response to climate and annual weather patterns. It had a very low number of plants,
less than 200 individuals in this 2015 drought year. We hope to find a more robust
population when weather patterns are more favorable for this plant.
Yes, field surveys have been conducted in its potential habitat since it was originally
described in 1990, and only one population in the entire world is known. If other
nearby populations existed nearby in the past, they could have been eliminated
through conversion to agriculture or rural development before the plant was even
discovered. The single existing population has declined in both number of plants and
aerial extent since its initial discovery.
Yes, only 169 individuals were found in a census of the plant done this year. We don’t
Please cite any substantiating scientific studies
How urgent is the need for greater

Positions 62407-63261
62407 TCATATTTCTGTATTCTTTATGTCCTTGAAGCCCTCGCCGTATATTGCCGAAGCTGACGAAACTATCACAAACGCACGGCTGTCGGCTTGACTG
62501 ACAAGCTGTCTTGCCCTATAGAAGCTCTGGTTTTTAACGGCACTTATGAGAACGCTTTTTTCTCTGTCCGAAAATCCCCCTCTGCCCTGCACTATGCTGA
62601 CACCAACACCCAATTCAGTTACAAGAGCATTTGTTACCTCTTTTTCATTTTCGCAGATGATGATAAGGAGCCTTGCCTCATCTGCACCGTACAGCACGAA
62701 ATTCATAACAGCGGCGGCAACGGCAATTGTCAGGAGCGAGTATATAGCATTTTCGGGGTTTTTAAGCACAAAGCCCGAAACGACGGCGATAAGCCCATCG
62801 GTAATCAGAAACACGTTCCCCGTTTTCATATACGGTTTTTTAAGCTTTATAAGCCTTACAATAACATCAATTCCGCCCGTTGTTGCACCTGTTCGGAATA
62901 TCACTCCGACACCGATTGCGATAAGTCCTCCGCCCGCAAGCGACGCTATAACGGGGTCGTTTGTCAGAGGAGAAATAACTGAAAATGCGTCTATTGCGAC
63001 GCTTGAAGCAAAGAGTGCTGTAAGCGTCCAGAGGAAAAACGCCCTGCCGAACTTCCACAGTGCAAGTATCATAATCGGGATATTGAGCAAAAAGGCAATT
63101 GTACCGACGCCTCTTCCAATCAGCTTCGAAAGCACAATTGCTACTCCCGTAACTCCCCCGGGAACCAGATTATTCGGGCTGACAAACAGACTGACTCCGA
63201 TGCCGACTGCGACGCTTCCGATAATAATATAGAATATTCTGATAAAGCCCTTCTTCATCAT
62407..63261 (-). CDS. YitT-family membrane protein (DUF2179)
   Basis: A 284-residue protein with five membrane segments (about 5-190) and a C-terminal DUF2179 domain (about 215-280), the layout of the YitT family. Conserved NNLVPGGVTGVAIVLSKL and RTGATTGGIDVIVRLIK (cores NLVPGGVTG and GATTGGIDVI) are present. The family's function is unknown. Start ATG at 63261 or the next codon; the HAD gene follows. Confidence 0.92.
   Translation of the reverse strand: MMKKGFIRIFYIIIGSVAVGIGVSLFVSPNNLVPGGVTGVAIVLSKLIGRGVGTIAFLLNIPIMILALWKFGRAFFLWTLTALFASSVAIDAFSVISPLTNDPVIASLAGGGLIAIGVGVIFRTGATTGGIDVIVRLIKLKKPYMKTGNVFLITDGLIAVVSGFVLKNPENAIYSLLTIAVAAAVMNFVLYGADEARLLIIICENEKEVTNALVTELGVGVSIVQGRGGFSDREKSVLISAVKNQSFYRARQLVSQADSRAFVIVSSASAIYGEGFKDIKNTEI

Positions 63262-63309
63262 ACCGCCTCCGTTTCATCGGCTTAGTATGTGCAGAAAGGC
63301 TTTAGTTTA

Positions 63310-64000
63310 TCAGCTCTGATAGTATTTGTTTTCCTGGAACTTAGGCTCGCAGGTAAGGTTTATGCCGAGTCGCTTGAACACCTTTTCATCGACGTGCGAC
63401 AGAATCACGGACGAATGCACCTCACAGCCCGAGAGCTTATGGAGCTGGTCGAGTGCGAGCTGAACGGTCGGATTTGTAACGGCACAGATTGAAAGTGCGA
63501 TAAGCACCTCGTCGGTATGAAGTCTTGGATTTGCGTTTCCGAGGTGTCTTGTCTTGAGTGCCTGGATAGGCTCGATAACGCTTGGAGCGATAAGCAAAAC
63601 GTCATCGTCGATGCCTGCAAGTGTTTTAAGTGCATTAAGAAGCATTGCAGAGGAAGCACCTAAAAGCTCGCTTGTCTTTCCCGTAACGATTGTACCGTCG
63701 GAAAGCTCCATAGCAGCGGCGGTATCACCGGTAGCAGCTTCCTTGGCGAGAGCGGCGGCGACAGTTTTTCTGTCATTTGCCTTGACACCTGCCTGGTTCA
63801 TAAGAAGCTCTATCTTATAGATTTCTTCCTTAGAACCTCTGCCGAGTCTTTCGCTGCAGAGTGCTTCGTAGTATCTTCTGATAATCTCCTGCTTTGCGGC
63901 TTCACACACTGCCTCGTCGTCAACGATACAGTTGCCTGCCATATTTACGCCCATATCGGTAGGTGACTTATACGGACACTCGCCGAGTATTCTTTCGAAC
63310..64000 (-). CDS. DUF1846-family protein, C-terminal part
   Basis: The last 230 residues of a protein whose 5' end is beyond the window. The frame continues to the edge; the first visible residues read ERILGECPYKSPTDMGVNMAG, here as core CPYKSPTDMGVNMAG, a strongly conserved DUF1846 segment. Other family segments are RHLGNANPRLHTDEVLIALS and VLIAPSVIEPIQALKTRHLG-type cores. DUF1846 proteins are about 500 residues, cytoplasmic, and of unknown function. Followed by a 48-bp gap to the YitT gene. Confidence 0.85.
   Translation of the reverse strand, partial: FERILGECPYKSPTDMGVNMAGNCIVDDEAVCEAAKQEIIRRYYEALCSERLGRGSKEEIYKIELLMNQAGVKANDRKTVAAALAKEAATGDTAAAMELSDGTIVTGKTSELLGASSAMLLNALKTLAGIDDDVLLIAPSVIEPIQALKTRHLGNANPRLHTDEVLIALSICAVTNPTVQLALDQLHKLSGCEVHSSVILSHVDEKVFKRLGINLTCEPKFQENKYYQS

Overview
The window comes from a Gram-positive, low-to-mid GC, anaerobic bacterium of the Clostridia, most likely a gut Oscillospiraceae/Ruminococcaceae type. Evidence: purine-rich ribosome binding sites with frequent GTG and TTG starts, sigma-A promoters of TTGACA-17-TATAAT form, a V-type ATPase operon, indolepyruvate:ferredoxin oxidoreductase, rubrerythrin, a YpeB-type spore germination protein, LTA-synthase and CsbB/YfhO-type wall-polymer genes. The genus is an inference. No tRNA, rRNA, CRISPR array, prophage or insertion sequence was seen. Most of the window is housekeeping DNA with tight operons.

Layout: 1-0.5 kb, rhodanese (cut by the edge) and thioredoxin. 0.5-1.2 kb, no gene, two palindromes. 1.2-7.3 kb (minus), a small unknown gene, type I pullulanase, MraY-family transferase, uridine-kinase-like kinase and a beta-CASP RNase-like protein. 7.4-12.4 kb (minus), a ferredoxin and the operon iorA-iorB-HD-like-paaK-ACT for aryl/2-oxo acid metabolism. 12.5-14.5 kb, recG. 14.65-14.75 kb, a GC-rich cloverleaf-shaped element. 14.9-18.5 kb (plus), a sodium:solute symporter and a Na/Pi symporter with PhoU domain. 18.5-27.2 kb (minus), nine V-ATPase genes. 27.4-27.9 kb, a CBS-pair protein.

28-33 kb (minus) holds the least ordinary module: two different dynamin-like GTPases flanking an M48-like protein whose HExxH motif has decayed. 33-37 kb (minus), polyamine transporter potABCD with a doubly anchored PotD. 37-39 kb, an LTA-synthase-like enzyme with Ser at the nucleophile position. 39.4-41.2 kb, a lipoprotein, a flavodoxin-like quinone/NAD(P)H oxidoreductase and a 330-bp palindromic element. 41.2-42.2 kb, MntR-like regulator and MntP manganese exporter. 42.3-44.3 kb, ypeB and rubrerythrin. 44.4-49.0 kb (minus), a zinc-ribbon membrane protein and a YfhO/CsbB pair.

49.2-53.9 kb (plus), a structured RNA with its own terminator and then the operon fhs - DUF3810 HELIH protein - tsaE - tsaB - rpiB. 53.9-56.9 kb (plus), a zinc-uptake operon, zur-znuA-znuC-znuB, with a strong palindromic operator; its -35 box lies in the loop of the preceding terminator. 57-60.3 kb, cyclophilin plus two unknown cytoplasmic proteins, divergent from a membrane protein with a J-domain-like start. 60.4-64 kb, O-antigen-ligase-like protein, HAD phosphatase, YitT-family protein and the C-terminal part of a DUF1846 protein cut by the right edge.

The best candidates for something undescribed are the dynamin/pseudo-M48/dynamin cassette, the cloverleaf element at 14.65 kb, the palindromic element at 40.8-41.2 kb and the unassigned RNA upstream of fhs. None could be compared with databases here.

connectivity in order to conserve this
species? Does it face a current, imminent, or
future threat?
Indicate if there is an associated political
threat. For instance, is this species being
actively attacked by an industry group or
member of Congress?
Judge’s Score for Severity and Extent of Threat:
know how abundant this plant is in the seed bank in its area of occurrence. This plant
is primarily self-pollinating, so it has a very limited ability to exchange genes.
The location where this plant grows makes it particularly susceptible to a number of
threats. At the heart of this plant’s plight is the human need for connectivity in the
form of roads. The road brings with it an abundance of noxious weeds, the potential
for erosion along its steep banks, and the possibility of an accidental herbicide spray
or roadside scraping. Eliminating weeds in this plant’s current and historical range is
essential to the recovery of this species. While the roadside habitat has clear threats
associated with it, it may have never been discovered if the road did not exist. The
threats from weeds and erosion are current, while the threats of herbicide use,
vegetation management, and scraping should be considered potentially problematic.
Climate change and the greater frequency of drought years in California are still
poorly-understood potential threats as well.
Not at the moment
Detail information on any social or economic
benefits the species provides—e.g., its value